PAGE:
We finally rented Life of Pi -- this was one movie that I wanted to see on the big screen because I have loved Ang Lee's films, but it wasn't in theatres long and we were busy last Christmas. It was so well done, and of course, I had to re-read the book by Yann Martel. What a treasure! I liked the meandering pace, the great attention to detail, and of course, the ambiguous ending. Both my son and I liked the conceit of it, but my husband and daughter wanted to know for certain. But what is the better story? I echoed Pi's question. The one with the tiger, of course. Yup. And the book has a happy ending. Pi goes on to live, to study, to work, to marry, and to have a family. He had great joy.
I've also been on a Kathi Appelt reading marathon. My kids grew up on her books. And we all loved The Underneath. Made us laugh. Made us cry. A true American folk-tale. I've also read her memoir. She's a poet through and through. Her prose sings. Every word is just perfect. So I was delighted to come across a book of short stories by her: Kissing Tennessee. All the characters are eighth graders who are going to their graduation dance. I am a big fan of connected short stories and enjoyed each and every one of them. The ending of a couple took my breath away.
Between Heaven and Mirth by Fr. James Martin was a great read. He quotes Pierre Tielhard de Chardin: Joy is the most infallible sign of the presence of God. This is so true. Even in the midst of great suffering or hardships, Christians have peace and joy. The premise of this book is that joy, humor and laughter are at the heart of a spiritual life. This book, as you might expect, is also peppered with jokes and stories about the saints. Let me share a couple:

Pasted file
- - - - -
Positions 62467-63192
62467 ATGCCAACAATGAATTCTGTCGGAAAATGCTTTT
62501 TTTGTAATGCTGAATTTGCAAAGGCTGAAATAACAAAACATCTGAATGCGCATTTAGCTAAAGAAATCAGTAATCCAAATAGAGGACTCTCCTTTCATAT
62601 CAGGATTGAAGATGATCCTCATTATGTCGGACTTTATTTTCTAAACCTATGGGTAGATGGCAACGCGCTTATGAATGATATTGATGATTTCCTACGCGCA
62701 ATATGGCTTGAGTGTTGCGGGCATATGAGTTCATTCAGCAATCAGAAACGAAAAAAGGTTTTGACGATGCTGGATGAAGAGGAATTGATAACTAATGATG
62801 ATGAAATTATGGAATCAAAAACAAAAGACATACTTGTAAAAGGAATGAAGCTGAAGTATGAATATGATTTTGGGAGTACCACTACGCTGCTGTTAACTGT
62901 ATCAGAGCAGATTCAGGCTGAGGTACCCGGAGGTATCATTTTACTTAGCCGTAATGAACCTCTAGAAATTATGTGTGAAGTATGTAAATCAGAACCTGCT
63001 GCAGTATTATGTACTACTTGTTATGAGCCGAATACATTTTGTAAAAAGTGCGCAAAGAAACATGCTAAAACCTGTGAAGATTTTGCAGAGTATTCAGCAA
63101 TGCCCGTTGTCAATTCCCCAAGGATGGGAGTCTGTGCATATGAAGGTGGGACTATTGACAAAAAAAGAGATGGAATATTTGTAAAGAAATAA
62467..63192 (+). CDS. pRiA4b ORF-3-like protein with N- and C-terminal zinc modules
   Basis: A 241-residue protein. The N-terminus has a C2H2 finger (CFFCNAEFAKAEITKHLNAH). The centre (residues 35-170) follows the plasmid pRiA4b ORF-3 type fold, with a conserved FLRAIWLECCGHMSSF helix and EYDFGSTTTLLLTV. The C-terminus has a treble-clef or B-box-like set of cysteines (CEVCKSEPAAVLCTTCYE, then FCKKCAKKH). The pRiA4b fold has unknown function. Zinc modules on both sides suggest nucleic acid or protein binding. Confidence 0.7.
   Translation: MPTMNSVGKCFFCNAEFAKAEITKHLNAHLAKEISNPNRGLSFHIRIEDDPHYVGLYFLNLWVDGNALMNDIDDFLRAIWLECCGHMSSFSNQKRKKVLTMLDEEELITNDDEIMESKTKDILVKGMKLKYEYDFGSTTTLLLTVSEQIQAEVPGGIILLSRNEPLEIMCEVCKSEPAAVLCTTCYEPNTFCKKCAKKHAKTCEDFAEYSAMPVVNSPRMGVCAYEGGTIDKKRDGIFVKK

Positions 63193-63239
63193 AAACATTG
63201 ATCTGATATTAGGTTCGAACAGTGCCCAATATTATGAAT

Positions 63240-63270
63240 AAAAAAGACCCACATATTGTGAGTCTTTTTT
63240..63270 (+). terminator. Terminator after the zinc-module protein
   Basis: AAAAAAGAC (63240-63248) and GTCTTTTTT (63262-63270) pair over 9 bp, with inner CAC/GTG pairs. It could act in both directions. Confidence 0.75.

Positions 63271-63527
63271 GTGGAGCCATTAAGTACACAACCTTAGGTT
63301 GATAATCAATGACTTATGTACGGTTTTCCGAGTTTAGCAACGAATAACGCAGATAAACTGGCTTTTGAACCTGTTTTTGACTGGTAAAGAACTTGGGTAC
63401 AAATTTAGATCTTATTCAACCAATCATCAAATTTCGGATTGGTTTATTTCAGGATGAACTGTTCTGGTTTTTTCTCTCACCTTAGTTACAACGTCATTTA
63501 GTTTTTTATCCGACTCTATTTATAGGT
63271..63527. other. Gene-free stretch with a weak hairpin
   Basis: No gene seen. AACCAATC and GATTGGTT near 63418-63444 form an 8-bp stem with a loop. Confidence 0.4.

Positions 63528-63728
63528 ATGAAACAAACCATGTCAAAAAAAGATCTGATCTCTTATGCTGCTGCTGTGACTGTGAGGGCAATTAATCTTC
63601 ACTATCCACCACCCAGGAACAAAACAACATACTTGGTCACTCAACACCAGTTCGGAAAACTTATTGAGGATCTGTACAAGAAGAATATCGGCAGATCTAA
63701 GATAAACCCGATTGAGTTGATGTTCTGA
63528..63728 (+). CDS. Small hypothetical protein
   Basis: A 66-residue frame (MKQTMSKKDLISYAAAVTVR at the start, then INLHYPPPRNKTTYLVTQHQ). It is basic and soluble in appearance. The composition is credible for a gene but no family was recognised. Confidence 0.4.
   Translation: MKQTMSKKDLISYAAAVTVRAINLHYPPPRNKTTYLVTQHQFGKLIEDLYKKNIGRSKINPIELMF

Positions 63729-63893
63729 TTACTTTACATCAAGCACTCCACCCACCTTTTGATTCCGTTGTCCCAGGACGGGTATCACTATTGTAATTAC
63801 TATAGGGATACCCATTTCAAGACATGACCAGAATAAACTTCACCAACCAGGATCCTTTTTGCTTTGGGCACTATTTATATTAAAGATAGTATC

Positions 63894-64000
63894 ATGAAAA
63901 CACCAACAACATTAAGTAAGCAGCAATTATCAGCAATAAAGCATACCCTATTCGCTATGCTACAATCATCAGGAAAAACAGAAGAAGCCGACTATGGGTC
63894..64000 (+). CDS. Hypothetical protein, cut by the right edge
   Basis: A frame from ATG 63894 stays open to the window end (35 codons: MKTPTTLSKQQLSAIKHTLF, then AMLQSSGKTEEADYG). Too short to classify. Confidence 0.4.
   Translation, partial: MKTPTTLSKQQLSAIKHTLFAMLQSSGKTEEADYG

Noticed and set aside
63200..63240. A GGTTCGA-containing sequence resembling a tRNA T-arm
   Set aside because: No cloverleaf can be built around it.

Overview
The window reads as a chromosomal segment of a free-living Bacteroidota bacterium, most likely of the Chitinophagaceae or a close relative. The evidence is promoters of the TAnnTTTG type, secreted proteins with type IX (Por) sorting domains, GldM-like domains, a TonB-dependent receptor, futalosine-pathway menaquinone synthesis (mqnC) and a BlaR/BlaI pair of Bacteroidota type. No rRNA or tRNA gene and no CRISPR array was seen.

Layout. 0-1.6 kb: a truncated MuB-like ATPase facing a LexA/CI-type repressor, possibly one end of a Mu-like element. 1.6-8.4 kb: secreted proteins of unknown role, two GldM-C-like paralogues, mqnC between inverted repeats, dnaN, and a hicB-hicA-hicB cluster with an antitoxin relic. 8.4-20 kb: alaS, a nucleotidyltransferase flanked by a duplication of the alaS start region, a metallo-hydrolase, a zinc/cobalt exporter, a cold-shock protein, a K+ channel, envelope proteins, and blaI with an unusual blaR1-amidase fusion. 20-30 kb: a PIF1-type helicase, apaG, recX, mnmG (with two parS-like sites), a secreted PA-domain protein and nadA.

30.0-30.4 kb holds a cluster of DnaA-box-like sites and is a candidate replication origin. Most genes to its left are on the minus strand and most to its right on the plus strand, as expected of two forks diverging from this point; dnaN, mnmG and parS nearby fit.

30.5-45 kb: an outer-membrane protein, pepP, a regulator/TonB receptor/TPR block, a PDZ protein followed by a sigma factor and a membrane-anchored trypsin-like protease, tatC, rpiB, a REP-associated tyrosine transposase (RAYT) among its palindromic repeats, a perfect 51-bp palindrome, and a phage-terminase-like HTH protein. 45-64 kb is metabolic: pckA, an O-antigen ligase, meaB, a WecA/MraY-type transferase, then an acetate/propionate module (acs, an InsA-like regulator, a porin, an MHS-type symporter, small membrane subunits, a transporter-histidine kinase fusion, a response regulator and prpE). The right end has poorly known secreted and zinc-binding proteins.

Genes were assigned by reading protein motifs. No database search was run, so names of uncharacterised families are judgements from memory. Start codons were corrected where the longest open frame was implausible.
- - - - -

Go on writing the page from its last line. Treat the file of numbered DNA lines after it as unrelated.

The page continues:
Once, when St. Teresa de Avila was travelling to one of her convents, she was knocked off by her donkey, injuring her leg. "Lord," she said, "you couldn't have picked a worse time for this to happen. Why would you let this happen?" The response she heard in prayer was, "That is how I treat my friends." Teresa answered, "And that is why you have so few of them!"
One of her famous lines is: "From somber devotions and sour-faced saints, good Lord, deliver us."
One sister asked Mother Teresa how she could become a saint. She probably expected an answer about living a holy life, serving the poor, and praying. Instead, Mother Teresa laughed and said, "If you want to be a saint, die now. The pope is canonizing everyone!" She was referring to Pope John Paul II, who during his pontificate canonized an unprecedented number of saints.
Rejoice always! The Bible tells us so. And share a funny joke in the comments. Thank you.